Class Notes (808,092)
Canada (493,058)
SOAN 2120 (388)
Scott Schau (113)
Lecture 3

SOAN_2120 - Week 3 LEC 2.docx

6 Pages
Unlock Document

University of Guelph
Sociology and Anthropology
SOAN 2120
Scott Schau

SOAN*2120 – Week 3 LEC 2 Asia Barclay Wednesday, January 23, 2013 - Submit Assignment 1 ASAP so that you can redo it if TurnItIn spotted errors! - Summary due the 15 of February & class will be CANCELLED THAT DAY in order to make sure you get your work in on time - Dropbox opens this week - MY GROUP: Group 1 (“Drug Use in Schools”) - I-CLICKERS for bonus marks!!! CRITERIA FOR CAUSALITY - Correlation does not imply causation! - Often, logic suggests that observed associations are not causal i.e. because of a third variable; because of coincidence; etc. - Idiographic explanations 1. Credibility 2. Whether ―rival hypotheses‖ were seriously considered and found wanting - Nomothetic explanations 1. Cause  Effect 2. Two variables must be empirically correlated 3. Relationship is not the result of a third variable NECESSARY AND SUFFICIENT CAUSE - Necessary Cause Condition must be present for the effect to follow (i.e. becoming pregnant—not guaranteed to happen but if the conditions for it are present, there is always a chance of it happening) - Sufficient Cause Condition guarantees the effect (i.e. if you don’t show up for an exam, you’ll fail it) May not be the only possible cause of an event - A cause can be necessary, but not sufficient - A cause can be sufficient, but not necessary - Causes can be both necessary and sufficient Necessary and Insufficient Necessary AND Sufficient Sufficient and Unnecessary LINKING MEASUREMENT AND ASSOCIATION - Scientists use: Imperfect indicators Imperfect associations  Interpretations Example #1: For his statistics course, C. Masaki found out the proportion of McGill students who receive their bachelor’s degree in four years or less. With this information he devised a categorization of the faculties with the lengthiest and shortest programs. The purpose of this research was... A. Merely exploratory B. Exploratory and explanatory C. Explanatory and descriptive D. Merely descriptive We don’t know the scope of the study...but if it was exploratory it would be more specific to one program, rather than an entire university. You could also argue for a merely exploratory purpose (A.) as well. But the solid answer is D. Example #2: Throughout her honours thesis, J. Brownstein documented the rate at which Canadian university students have dropped out of school for the past 10 years. She proposes that competing demands (such as work and family obligations) are the main factors driving these observed trends. Her honours research is... A. Merely explanatory B. Exploratory and explanatory C. Explanatory and descriptive D. Merely Descriptive E. Descriptive and predictive Example #3: For her paper, Prof A. Roy intends to investigate how often police searches are accompanied by the use of sniffer dogs, following the recent Supreme Court decision of R. V. Kang Brown in 2008. Prof. Roy’s research is...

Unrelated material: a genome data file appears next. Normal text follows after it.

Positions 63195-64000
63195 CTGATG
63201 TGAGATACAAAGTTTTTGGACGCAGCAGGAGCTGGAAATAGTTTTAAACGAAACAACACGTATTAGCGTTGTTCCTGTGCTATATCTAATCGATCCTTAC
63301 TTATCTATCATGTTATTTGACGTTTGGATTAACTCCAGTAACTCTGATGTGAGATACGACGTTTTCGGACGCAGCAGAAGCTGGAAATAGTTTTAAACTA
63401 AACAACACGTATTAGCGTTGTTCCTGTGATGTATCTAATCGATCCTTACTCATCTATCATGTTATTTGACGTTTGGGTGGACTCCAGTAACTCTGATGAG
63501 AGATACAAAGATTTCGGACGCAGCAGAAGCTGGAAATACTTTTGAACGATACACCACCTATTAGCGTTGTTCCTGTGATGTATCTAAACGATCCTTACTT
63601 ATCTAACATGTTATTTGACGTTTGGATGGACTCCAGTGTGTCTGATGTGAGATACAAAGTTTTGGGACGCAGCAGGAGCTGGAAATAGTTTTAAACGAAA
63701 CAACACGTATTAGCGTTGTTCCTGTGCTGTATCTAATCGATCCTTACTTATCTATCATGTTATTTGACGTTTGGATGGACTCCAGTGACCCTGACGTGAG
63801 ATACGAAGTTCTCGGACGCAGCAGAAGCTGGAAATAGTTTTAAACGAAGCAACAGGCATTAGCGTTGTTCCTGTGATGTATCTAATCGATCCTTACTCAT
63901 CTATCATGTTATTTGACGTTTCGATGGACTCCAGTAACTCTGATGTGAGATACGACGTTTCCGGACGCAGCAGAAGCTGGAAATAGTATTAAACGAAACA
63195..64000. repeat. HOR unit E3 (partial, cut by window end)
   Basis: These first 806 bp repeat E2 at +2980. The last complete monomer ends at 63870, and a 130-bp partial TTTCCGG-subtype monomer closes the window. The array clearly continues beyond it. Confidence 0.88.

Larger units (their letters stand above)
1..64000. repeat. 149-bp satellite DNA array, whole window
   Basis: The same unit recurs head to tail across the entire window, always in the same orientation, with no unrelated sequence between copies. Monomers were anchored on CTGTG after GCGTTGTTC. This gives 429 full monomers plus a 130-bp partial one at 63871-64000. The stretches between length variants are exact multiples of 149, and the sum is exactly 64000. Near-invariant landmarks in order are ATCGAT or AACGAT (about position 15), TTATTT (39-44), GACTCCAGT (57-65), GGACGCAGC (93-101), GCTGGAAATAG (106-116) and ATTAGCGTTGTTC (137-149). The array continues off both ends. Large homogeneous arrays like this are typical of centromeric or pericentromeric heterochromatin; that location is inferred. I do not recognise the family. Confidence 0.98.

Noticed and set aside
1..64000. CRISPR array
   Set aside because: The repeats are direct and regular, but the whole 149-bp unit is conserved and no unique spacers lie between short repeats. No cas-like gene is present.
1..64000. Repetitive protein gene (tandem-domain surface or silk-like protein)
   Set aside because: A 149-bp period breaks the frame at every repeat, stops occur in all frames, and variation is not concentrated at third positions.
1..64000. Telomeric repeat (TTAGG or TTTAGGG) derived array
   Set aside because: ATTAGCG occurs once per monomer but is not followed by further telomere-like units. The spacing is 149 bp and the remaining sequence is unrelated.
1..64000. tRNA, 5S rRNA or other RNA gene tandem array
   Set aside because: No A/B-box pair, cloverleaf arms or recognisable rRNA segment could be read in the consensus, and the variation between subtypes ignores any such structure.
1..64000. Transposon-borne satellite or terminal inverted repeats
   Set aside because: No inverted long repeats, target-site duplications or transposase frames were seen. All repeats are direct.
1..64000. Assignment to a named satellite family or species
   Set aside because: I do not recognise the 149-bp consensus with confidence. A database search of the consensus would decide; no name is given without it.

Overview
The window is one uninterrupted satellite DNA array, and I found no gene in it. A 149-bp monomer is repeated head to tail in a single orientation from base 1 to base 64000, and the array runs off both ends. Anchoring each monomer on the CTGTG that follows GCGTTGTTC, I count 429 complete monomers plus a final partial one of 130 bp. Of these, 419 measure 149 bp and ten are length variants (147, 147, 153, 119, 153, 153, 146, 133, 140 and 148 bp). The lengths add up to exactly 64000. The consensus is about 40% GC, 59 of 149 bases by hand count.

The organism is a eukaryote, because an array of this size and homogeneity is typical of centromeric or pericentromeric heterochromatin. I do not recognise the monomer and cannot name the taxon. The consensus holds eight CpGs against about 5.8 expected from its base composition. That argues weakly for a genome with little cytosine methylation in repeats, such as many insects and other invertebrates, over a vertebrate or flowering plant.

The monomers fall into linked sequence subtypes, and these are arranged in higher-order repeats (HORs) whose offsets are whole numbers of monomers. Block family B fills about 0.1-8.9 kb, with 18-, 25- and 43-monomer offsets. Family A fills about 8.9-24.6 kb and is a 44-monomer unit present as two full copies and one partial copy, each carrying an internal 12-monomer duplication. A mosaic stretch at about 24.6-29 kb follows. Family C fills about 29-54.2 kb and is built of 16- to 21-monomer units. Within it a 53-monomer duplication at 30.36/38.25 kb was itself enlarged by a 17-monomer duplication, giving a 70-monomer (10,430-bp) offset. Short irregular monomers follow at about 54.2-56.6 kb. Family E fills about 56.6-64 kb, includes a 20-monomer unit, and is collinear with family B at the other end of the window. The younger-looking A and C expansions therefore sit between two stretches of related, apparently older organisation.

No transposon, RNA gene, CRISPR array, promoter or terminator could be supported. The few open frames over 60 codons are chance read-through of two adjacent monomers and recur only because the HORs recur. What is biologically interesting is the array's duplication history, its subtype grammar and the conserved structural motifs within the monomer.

More Less

Related notes for SOAN 2120

Log In


Don't have an account?

Join OneClass

Access over 10 million pages of study
documents for 1.3 million courses.

Sign up

Join to view


By registering, I agree to the Terms and Privacy Policies
Already have an account?
Just a few more details

So we can recommend you notes for your school.

Reset Password

Please enter below the email address you registered with and we will send you a link to reset your password.

Add your courses

Get notes from the top students in your class.